Friday, March 15, 2019

Learned Behaviour

I wake up and realize that- for me, anyway- Spring Break has truly begun. It's just Friday, but my work week tends to be front-loaded, and Friday/Saturday are my days. I snuggle down in my bed and relax. My apartment tends to be under-heated, but in the perfect pair of Alpaca socks (and the space kitty onesie), I am cozy and warm. 

Most days I would cruise Instagram for a while, but since I've mostly abandoned Facebook, that "while" has been creeping up and up. Recently I realized that I was often on there for over an hour a day. An hour a day! Not acceptable. Even my YouTube hero Casey Neistat has recently said he spends too much time scrolling through social media on his phone. If he can cut back, anyone can. So now I  pay attention to the warning on the app that tells me when I've been on there for fifteen minutes... and when that fifteen minutes hits, I stop. No ifs, ands, or buts. Less time on social media is one of my Big Goals this year, so making this change is necessary. I'm learning, slowly, to make changes so I'm less addicted to social media. It's amazing how quickly I don't miss it. A few days are usually enough. Always scary how fast you can get re-addicted, though.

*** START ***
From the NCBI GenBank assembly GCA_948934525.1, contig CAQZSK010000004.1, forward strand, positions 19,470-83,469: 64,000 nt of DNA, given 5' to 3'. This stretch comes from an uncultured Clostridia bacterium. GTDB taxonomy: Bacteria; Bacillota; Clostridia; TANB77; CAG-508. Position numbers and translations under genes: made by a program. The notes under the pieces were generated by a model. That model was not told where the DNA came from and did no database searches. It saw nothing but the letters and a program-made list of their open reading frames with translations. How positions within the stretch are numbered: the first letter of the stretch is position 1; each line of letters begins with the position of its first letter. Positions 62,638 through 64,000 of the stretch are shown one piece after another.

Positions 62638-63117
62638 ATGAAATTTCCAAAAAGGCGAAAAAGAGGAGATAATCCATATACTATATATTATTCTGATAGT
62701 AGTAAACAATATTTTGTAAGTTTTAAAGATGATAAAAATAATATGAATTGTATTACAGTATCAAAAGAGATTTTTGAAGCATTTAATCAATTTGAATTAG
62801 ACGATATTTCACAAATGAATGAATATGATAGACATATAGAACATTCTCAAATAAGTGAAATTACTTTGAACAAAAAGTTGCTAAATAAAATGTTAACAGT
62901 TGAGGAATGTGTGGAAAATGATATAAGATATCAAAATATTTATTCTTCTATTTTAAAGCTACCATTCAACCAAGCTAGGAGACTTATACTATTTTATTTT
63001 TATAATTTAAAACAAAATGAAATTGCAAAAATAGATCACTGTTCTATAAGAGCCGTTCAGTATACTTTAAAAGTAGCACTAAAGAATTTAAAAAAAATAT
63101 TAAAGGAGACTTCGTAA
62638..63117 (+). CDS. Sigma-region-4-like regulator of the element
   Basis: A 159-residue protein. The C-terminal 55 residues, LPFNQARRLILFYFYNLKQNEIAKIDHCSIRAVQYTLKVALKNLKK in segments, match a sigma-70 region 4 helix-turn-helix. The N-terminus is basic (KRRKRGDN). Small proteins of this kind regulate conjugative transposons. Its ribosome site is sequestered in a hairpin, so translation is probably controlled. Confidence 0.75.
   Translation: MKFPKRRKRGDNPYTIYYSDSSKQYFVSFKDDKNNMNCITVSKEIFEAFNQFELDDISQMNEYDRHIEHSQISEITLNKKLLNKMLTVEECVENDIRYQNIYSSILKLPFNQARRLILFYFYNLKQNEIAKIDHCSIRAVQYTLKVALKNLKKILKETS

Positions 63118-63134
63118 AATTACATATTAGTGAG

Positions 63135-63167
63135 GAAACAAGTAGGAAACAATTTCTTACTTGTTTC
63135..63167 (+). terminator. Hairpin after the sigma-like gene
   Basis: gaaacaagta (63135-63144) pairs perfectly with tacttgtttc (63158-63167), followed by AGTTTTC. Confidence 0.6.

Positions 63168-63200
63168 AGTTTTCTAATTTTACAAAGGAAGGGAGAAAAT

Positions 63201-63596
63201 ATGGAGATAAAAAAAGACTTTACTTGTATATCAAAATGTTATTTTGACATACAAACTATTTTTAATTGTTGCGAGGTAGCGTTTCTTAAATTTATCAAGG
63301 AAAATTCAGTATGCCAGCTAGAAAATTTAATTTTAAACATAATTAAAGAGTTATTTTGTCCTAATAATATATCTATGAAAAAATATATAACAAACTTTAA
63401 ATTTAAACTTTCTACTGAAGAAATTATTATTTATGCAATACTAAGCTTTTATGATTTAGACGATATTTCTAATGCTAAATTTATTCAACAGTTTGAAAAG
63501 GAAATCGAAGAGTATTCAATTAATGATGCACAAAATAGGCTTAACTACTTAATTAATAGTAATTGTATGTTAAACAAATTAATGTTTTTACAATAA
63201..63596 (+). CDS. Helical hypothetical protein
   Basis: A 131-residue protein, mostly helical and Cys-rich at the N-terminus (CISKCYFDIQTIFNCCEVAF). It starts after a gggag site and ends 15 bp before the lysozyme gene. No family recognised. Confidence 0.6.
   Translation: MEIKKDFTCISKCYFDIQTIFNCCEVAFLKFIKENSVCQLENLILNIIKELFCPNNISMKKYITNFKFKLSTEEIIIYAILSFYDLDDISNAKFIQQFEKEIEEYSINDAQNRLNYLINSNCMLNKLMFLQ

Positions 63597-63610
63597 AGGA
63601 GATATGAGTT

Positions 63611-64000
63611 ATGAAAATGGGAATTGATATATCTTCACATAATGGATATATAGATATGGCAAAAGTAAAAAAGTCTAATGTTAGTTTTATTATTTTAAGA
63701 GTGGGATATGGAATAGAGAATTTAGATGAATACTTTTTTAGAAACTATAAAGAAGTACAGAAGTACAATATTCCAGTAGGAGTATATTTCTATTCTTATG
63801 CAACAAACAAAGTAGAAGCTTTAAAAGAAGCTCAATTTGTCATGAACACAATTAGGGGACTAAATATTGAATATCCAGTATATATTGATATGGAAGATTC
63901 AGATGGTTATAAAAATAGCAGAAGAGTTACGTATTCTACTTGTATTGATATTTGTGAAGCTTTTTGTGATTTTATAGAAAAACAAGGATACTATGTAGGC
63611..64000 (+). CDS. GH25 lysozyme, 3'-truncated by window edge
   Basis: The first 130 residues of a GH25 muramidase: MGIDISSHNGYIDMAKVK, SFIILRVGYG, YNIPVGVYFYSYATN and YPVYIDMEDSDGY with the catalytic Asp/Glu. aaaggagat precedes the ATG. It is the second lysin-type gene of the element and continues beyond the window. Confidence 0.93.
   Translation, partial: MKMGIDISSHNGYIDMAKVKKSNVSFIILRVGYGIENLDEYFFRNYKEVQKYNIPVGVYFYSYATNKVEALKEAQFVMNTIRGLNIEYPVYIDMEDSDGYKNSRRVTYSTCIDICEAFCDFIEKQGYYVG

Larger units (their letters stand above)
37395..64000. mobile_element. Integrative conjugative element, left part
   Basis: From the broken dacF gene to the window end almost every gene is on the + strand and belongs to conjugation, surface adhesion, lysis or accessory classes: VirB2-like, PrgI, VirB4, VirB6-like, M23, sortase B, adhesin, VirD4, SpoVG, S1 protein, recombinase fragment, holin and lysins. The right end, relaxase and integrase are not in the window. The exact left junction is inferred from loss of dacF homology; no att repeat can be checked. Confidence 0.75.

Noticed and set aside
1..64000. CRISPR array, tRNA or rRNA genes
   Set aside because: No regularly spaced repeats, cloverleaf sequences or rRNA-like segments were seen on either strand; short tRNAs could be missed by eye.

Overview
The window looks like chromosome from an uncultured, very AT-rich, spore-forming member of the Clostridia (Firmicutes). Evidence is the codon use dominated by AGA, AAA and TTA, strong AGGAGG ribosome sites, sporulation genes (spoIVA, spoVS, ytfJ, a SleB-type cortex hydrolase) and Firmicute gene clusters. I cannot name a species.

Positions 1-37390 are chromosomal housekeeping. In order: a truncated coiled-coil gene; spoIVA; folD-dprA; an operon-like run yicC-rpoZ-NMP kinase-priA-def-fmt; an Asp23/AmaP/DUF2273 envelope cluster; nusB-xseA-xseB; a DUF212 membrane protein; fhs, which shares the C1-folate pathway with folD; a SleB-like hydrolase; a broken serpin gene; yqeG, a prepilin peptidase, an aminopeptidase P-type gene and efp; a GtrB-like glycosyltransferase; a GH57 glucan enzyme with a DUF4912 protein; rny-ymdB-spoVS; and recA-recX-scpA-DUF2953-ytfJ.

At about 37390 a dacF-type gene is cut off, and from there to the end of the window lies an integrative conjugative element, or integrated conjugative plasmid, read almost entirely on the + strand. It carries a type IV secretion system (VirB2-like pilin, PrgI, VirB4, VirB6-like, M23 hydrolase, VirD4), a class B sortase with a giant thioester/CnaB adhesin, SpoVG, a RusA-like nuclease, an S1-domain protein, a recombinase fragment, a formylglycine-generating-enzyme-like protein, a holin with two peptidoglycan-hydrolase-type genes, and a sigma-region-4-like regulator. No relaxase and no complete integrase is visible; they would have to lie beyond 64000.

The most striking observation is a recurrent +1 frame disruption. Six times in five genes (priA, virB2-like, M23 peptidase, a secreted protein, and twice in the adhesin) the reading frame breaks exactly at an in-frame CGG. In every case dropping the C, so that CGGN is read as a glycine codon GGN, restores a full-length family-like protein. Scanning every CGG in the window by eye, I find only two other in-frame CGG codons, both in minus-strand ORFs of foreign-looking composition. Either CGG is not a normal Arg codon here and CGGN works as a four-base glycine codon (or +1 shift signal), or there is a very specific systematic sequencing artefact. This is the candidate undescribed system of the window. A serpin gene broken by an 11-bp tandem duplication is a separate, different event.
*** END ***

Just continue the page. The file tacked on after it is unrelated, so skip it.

Instead of mindlessly phone-scrolling, I read a friend's blog. She hasn't been writing as often, so it's a delight to see that she's back... and in Spain, no less. A playwright by trade, she has a wonderful knack of painting a scene with some well-chosen words. I decide to update my own, with some ideas that have been floating around in my head for a while now.

But first: le Francais. Another change. My mother and I sat down in January and plotted out a summer trip to Europe. Not only plotted, but put down some $$$ on plane tickets and AirBnBs. Paris, Bruges, Berlin, and Prague await! We are determined to be able to order food in German and French. (Flemish and Czech? Well, I'm determined to know "please" and "thank" you in those two.) So as I write this blog I'm also doing French lessons on Duolingo, where a happy owl dances delightedly whenever I finish a lesson. My mother has embraced German with a passion, but I find French more fun, since thanks to my Canadian education I already know some.